Bushcraft camping: Getting started
The key to bushcraft is having fun learning more about the countryside and it's a great way for families to share the experience.
Forget about wrestling grizzly bears and hacking down trees to build log cabins, bushcraft is about experiencing life outdoors at a more intimate level while learning how to tackle tasks and make things that our forebears did as the norm but that have been erased by our urban living.
Many years ago, I spent time in Europe learning survival skills. They seemed pretty irrelevant to my camping trips but some of what was learned then has stuck and forms an integral part of my adventures to this day.
Not trapping wild animals and evading capture, but how to read the lie of the land, light a fire, find wild foods and other practical skills that help to make camping more comfortable. More comfortable and more fun.
It's not all about having to learn skills to avoid trouble but more about adding extra dimensions of enjoyment to being outdoors. Rather like finding out what bird made that call or animal made the tracks you spot around your tent.
Sharing those skills, however poor, is an essential part of the fun. I once spent several hours with my young son building a fish trap from stones in Loch Mullardoch in a remote part of the Scottish Highlands.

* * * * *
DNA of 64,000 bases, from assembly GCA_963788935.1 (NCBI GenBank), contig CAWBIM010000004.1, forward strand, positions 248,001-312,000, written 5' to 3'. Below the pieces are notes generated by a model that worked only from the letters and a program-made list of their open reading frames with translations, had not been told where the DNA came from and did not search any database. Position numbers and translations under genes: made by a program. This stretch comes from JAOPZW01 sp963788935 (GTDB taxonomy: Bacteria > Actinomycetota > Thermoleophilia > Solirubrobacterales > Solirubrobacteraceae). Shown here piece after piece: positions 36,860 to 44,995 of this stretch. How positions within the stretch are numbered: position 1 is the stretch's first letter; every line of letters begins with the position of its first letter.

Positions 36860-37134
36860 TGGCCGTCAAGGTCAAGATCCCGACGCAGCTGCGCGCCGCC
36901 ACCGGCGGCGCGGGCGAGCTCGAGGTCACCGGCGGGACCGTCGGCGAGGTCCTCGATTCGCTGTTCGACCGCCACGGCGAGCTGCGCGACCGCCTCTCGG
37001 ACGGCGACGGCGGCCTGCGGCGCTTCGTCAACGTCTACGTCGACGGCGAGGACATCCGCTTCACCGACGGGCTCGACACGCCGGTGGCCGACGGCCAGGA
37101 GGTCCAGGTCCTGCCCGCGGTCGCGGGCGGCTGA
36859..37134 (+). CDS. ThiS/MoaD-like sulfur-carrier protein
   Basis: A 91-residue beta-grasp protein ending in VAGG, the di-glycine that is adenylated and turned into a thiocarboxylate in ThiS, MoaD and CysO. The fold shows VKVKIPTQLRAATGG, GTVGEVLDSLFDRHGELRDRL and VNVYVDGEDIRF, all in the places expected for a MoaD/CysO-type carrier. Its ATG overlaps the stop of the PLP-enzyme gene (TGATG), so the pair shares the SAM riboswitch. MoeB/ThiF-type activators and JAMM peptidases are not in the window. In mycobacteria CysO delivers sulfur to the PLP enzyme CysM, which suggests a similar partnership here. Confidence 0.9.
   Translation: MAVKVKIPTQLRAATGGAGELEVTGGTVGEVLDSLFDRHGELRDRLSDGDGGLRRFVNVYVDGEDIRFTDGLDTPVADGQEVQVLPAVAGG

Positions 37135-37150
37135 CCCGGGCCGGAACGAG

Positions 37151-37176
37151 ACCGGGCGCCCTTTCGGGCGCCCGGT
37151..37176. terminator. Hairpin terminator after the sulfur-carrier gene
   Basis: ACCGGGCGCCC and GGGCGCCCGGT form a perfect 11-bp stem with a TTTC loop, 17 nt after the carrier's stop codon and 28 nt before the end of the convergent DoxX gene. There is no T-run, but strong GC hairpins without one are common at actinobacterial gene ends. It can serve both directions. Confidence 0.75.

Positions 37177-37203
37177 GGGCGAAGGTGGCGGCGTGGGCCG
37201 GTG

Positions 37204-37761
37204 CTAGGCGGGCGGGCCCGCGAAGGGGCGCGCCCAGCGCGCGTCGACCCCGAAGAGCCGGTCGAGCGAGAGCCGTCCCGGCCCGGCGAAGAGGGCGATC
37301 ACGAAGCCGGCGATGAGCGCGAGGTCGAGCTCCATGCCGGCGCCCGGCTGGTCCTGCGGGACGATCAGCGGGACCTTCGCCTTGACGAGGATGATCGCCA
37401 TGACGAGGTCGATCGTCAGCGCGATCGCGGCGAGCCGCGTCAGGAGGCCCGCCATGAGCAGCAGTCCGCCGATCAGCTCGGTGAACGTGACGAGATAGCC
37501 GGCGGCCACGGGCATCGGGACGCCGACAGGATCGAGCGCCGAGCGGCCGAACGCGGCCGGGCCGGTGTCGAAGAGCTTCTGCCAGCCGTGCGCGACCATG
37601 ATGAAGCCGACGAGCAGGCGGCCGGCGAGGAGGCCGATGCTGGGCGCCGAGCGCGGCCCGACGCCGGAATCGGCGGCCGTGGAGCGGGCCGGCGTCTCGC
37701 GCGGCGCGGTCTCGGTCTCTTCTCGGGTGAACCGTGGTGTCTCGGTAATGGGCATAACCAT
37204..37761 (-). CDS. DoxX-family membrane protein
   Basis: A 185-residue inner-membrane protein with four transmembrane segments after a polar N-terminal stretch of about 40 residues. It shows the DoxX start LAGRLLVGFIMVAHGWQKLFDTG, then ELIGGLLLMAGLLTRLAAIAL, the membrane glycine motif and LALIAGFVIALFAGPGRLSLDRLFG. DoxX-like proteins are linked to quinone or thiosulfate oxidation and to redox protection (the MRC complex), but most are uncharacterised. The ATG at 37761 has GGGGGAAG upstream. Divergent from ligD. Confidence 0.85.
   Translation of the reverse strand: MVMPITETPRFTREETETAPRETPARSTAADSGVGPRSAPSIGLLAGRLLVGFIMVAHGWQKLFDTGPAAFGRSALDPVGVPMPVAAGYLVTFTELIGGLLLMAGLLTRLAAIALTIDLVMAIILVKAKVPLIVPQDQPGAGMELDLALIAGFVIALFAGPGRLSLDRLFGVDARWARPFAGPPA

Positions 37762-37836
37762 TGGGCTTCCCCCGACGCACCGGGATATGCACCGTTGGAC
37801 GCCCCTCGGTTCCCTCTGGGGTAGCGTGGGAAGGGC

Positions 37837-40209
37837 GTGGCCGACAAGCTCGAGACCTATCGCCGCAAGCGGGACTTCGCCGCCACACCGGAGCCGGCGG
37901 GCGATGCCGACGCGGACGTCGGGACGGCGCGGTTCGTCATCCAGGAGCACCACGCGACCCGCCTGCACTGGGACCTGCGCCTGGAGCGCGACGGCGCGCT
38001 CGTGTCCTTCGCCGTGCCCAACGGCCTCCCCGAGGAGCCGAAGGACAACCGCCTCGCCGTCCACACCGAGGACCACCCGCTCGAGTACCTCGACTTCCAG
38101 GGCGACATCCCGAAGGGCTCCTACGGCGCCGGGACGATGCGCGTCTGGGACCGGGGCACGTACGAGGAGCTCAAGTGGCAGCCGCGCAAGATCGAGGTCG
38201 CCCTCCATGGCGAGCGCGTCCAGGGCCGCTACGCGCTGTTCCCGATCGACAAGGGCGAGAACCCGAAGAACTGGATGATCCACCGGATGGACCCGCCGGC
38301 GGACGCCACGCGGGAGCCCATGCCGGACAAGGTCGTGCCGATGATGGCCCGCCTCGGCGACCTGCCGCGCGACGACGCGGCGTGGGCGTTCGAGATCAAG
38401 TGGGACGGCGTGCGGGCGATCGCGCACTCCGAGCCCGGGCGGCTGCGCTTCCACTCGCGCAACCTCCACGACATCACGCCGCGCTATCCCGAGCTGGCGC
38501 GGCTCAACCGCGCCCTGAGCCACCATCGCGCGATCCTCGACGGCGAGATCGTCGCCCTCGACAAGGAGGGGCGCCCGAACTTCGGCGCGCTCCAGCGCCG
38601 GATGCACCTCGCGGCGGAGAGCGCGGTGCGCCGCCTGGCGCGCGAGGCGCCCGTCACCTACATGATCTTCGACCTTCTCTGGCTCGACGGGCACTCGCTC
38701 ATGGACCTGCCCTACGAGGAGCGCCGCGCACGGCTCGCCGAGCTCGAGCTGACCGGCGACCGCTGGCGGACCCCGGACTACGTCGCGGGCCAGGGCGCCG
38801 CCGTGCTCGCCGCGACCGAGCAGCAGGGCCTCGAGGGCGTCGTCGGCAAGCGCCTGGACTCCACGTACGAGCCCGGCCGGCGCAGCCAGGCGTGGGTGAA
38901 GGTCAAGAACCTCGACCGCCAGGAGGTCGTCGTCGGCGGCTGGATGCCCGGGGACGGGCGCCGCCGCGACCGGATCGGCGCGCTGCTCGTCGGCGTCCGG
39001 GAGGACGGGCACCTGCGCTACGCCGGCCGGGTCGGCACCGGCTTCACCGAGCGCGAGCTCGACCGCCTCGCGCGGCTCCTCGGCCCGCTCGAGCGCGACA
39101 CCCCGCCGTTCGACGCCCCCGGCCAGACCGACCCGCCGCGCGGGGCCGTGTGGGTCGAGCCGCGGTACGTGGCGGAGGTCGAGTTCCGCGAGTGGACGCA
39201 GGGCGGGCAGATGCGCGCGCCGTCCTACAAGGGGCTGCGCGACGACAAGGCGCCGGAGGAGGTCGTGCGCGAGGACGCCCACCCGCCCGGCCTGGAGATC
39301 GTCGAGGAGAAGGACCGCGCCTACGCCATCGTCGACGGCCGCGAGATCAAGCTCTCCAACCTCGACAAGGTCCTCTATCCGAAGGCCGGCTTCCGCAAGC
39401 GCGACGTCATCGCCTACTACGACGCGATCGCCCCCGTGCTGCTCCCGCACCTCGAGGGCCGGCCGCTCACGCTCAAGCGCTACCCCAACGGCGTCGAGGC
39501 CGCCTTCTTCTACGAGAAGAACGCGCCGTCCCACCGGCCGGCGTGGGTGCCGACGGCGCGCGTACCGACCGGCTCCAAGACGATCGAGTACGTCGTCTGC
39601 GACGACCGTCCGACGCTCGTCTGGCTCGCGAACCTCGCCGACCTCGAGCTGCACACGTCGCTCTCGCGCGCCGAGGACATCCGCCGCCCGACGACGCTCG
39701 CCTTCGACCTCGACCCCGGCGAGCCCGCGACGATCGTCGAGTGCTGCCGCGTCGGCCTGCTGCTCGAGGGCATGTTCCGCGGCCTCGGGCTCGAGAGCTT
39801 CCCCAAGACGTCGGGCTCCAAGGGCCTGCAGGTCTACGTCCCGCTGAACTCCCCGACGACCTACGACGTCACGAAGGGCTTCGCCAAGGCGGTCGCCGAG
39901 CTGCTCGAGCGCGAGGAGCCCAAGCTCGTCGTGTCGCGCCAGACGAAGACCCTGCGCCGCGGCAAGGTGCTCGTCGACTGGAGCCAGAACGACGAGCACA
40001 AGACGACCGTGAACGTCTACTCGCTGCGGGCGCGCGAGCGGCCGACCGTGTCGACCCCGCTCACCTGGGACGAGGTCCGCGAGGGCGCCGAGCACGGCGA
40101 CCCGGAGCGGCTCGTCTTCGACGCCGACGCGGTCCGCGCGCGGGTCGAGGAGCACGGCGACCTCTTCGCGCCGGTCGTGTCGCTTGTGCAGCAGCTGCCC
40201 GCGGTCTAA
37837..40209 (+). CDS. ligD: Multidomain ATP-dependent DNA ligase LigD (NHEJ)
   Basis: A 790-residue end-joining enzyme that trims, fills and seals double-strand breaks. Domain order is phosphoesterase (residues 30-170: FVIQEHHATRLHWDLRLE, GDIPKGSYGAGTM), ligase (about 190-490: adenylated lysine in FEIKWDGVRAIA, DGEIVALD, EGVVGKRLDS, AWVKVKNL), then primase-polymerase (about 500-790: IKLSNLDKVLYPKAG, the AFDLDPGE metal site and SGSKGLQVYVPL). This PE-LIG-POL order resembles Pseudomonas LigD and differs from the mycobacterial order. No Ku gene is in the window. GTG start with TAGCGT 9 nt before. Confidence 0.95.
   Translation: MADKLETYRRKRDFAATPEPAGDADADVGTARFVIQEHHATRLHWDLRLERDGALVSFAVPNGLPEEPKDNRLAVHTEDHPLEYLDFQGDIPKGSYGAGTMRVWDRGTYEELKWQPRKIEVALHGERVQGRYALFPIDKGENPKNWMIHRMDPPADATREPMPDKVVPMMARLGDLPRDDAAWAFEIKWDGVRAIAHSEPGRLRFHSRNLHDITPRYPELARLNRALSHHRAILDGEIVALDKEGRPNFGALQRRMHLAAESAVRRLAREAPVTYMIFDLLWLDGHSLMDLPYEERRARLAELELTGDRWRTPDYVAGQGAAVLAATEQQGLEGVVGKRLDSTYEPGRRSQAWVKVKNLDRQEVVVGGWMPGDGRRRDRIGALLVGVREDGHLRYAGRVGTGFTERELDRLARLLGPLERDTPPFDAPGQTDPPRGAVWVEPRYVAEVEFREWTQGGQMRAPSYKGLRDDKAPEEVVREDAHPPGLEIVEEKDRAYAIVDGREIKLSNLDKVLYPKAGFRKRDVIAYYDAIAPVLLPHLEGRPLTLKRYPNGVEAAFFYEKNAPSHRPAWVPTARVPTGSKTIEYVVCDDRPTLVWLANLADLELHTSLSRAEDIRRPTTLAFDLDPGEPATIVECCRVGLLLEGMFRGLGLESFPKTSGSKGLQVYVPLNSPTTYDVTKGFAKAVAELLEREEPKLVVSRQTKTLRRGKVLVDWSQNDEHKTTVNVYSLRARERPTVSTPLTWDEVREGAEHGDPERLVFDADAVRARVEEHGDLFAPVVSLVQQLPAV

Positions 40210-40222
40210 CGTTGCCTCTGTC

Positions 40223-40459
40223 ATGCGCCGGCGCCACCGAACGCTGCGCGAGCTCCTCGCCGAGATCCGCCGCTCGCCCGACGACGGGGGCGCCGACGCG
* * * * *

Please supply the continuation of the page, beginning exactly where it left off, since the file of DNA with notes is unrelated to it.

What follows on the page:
It was actually a reservoir. By the morning, the trap lay bare in the sunshine as water had been released overnight, leaving it high and dry. Twenty years later, we still laugh about the anticipation that turned into disbelief.
So, what is bushcraft all about? Wikipedia, defines it as “about surviving and thriving in the natural environment, and the acquisition of ancient skills and knowledge to do so. Bushcraft skills include; firecraft, tracking, hunting, fishing, shelter building, the use of tools such as knives and axes, foraging, hand-carving wood, container construction from natural materials, rope and twine-making, and many others.”
They are all fascinating, more or less, though I've only ever caught one fish, but a couple are particularly useful. Foraging for wild food is something many of us would regard as normal; at its most basic, it's blackberry and mushroom picking. Getting a fire started by friction or flint, firesteel and tinder is a challenge and a delight when it works. With a little skill, it hurts nobody and does no damage, only connecting us with a very basic need for heat and light.
FIRE BY FRICTION
A mini-bow, notched board, spindle, top board and tinder are the basic elements needed to produce a spark and then a glowing ember that can be coaxed into flames when blown on held in dry grass. It's not as easy as reading 'how to' in a book or website and fanning the flames minutes later. The right wood, bone dry, is essential - cedar is good - as is plenty of time and patience if you're having a go yourself. On a course, with the help of an instructor and right materials, it's a doddle. It seems that most people burst out laughing when they start a fire without using a lighter or matches - and why not?